Mon, Aug 08, 2005 - Page 16 News List

Skaters flout vertigo

Veterans of "vert" skateboarding are encouraging the next generation to take to the dizzyingly steep ramps


Sandro Dias, 30, won the bronze medal in the skateboard vert in the 2005 Summer X Games.


Shaun White, 18, had won the silver medal in the skateboard vert event at the X Games, and he was describing what it is like to ride against competitors who are mostly 10 years older. "It will get you a little hazing, for sure," he said.

White, who is a professional snowboarder with seven Winter X Games medals, won his first Summer X Games medal Friday night with a hard-charging opening run that included a body varial front side 540, a new trick that only he has executed.

But White is a board-sports prodigy able to excel against more experienced competition. The average age of the other competitors in the skateboard vert event was 29. The gold-medal winner, Pierre Luc Gagnon, at 25, is closest to White in age, and the bronze medalist, Sandro Dias, is 30.

It was a similar situation in the BMX freestyle vert event Thursday night, where the average age was 31. The winner, Jamie Bestwick, is 34, and the bronze medalist, Kevin Robinson, is 33.

By comparison, the average skateboard street competitor is 24.

One of the main reasons the vert -- short for vertical -- riders tend to be older is because of the level of experience required on the large ramps used at major contests. Yet other factors are at play, including a lack of younger skaters and bikers to challenge the established athletes.

"About 95 percent of skateboarders worldwide are not vert riders," said Dave Duncan, a former professional skater and an announcer at the X Games. "They don't have vert ramps around. It's easier to ride the streets."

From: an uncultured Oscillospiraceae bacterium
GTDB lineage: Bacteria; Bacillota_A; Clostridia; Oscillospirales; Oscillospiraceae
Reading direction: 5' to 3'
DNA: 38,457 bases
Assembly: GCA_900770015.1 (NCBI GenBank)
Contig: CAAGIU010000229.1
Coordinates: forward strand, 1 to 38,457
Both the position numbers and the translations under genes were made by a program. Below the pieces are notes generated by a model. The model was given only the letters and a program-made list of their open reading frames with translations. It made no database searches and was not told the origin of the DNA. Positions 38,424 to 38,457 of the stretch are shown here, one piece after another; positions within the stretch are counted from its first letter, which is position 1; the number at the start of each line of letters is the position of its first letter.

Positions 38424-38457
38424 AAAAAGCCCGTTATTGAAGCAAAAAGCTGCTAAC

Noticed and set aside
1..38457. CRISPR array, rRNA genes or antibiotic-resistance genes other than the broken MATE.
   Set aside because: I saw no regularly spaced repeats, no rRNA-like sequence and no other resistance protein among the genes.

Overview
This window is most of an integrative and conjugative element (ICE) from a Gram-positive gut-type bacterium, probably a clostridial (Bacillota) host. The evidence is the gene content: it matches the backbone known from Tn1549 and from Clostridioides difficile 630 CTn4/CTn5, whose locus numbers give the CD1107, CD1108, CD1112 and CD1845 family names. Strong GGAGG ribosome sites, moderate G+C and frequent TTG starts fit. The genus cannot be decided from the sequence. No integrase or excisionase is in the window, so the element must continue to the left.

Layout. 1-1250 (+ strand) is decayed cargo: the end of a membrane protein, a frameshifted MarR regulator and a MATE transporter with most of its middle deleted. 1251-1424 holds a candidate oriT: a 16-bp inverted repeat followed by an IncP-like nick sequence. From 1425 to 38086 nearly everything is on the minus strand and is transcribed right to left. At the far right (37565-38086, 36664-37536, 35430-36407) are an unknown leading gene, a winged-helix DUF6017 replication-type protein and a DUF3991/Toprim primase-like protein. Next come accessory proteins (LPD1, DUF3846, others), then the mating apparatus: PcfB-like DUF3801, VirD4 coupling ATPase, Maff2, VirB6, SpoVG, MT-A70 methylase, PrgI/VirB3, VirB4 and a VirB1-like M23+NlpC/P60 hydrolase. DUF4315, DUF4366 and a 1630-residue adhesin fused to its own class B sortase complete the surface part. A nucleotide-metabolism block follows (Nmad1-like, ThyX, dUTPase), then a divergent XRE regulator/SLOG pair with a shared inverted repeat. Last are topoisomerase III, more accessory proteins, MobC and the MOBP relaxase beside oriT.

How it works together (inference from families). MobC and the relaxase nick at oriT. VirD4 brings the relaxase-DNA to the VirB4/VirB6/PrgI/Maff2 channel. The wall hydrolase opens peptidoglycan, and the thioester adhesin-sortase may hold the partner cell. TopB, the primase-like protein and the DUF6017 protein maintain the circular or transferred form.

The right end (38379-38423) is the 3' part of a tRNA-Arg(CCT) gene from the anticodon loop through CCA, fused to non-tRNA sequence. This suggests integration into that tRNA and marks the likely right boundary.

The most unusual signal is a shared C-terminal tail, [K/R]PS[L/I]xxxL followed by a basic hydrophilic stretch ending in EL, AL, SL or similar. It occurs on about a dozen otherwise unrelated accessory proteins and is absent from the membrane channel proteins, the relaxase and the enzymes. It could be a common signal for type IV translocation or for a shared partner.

"To be a vert guy, you have to train and put on your gear," Duncan added. "It's physically demanding."

During the late 1970s and throughout the 1980s, vert riding ruled skateboarding and BMX. Tony Hawk epitomizes the vert discipline for skateboarding. But a trend toward street riding began to take hold around 1990, and most children abandoned ramps.

"As an organizer it concerns me," said Steve Swope, a former professional BMX rider, and the president of the US BMX Freestyle Federation, a new national governing body for the sport. "I remember the days in the 1980s when there were 50 pros on the deck and 80 amateurs. In the latest contests, there have been seven amateurs -- that's normal."

Vert remains a viewer-friendly format for television, however. And although those featured on ESPN's telecasts are at the top of their game, they are mostly the same athletes who began during the ramp-riding boom of 20 years ago.

White is the exception. He skates regularly on a halfpipe at the YMCA in Encinitas, California, and said that he seldom saw younger skaters there. Still, he does not worry about succession. "There's always going to be somebody to come up and take the throne," he said.

Swope, too, described succession in BMX as organic. "Once the older guys retire, newer guys will move up to take their place," he said.

Still, he and others are not waiting for it to happen. Instead, they are implementing measures to enable more youngsters to get involved in vert riding.

Gary Ream is the co-owner of Camp Woodward, an action sports training center and summer camp near State College, Pennsylvania. He is also the vice president of the BMX federation and the president of USA Skateboarding. Through his work at Woodward, Ream is probably responsible more than anyone else for nurturing up-and-coming rippers.

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